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Mountain Journal

Environment, news, culture from the Australian Alps

The UpSide of a wet spring: lots of river running

What a spring. The rains and flooding just keep on going. It’s been snowing in the high country. Many events are being cancelled or rained out (luckily the recent Rogaining Victoria event at Mt Stirling dodged most of the rain), and Falls Creek is isolated from Mt Beauty until next year. Many dirt roads are impassable and there is widespread damage to the road network. On the plus side we won’t be facing fires in the high country any time soon, but its currently not great walking, riding or camping weather.

But there is one group who’s happy this spring: the paddling community. With epic conditions in our river valleys, even smaller streams are currently able to be paddled.

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Logging at Mt Stirling – what’s at stake?

With news that logging could commence on Mt Stirling as soon as this week, Friends of the Earth (FoE) activists visited the mountain over the weekend of November 18 – 20. Assisted by Friends of Mt Stirling and the Victorian National Parks Association, we visited most of the planned coupes and carried out night time surveying for threatened animal species in a number of them.

What we found was a rich diversity of forests and ecosystems, from mid elevation mixed species forests, areas dominated by alpine ash, and in the higher Number 3 area, proposed coupes that were a mix of older snow gums intermixed with alpine ash. While we did not spot either Greater Glider or Yellow-bellied Gliders (YBG), we found forests within the coupes with likely habitat for these species and an active YBG feed tree.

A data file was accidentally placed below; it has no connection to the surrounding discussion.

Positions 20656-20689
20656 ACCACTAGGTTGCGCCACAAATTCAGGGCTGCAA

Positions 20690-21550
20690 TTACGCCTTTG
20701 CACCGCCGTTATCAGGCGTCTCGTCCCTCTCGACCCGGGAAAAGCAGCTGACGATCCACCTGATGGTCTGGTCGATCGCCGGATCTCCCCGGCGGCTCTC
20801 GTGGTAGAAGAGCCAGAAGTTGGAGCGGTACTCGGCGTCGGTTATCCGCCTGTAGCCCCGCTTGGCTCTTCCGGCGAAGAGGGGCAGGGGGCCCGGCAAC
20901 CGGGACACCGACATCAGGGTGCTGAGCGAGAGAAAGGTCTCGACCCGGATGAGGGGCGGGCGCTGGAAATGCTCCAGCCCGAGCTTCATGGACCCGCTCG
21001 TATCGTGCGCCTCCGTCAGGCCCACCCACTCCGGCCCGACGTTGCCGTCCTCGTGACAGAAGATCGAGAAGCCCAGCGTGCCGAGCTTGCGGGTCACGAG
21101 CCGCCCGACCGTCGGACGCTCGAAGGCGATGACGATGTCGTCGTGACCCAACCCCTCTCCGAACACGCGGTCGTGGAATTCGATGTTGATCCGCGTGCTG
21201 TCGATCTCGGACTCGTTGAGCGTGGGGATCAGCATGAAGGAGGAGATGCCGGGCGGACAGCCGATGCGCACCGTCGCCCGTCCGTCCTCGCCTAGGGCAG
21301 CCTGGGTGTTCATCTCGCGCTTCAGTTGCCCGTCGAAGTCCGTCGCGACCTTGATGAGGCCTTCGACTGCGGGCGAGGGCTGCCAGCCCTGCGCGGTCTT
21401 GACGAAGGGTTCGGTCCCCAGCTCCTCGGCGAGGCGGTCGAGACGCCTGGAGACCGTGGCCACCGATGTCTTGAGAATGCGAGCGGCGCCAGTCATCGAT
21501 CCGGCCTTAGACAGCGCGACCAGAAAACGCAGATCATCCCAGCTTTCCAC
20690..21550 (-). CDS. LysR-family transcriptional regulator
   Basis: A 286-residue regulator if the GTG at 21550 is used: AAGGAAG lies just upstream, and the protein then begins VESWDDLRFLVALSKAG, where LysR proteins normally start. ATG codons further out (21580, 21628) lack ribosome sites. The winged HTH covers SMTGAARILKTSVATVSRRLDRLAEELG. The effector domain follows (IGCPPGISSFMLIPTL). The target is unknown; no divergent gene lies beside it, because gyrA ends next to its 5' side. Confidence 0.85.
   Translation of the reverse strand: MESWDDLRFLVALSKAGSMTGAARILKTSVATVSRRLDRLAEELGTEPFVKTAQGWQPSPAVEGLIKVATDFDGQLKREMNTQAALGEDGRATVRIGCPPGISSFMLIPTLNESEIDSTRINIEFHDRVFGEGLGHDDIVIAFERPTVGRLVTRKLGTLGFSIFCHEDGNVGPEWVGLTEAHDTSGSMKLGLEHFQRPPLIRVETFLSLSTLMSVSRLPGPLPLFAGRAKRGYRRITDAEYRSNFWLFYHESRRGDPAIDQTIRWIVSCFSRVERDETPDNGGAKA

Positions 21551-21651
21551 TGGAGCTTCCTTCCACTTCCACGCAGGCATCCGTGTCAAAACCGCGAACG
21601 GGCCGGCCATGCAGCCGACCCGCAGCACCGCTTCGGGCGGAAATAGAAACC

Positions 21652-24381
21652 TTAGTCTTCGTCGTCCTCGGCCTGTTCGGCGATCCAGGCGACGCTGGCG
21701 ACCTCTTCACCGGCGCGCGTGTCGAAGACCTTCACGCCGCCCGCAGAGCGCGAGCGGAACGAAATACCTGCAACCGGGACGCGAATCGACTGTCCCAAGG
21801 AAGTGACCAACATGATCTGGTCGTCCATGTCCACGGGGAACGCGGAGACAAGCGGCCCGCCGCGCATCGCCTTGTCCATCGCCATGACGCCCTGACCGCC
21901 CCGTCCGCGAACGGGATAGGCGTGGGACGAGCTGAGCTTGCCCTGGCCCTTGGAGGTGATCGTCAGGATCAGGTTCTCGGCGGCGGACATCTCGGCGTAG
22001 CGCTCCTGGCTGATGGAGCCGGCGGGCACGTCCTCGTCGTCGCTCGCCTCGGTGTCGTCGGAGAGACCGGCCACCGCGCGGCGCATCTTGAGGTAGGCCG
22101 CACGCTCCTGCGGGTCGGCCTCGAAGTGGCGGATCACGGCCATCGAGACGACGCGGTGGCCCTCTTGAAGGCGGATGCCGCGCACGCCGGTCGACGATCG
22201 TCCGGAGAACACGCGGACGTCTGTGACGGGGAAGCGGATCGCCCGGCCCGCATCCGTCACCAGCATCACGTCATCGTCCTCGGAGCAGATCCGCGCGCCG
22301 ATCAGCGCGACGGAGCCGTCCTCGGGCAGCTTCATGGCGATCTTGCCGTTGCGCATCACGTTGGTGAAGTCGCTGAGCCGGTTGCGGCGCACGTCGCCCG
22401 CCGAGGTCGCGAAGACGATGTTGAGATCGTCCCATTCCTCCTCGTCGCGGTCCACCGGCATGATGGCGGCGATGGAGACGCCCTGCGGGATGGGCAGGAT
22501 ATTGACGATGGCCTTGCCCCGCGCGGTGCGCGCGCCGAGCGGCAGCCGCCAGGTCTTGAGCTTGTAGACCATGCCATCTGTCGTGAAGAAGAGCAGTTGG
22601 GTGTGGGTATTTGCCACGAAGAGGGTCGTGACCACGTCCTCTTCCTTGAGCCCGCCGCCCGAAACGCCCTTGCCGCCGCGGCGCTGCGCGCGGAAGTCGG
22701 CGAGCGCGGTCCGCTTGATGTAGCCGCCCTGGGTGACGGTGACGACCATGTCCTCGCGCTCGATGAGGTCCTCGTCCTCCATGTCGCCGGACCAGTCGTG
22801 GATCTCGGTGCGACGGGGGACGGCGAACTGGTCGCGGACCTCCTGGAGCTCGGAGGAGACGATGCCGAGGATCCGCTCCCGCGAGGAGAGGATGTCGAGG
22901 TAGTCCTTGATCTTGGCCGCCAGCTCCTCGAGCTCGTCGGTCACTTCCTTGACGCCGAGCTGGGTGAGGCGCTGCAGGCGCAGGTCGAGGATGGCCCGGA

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‘Keep-It-Wild.org’ is launched

The ‘luxury walk’ model is booming across Australia, leading to increased interest in the money-making potential of putting commercial developments in our national parks. New proposals are popping up across Australia, from Cooloola in Queensland’s Great Sandy National Park to the South Coast Track in Tasmania; from NT’s Kings Canyon to the Light to Light walk on the NSW south coast; Kangaroo Island in South Australia to the Falls to Hotham Alpine Crossing in Victoria’s Alpine National Park.

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Mountain forests miss out on protection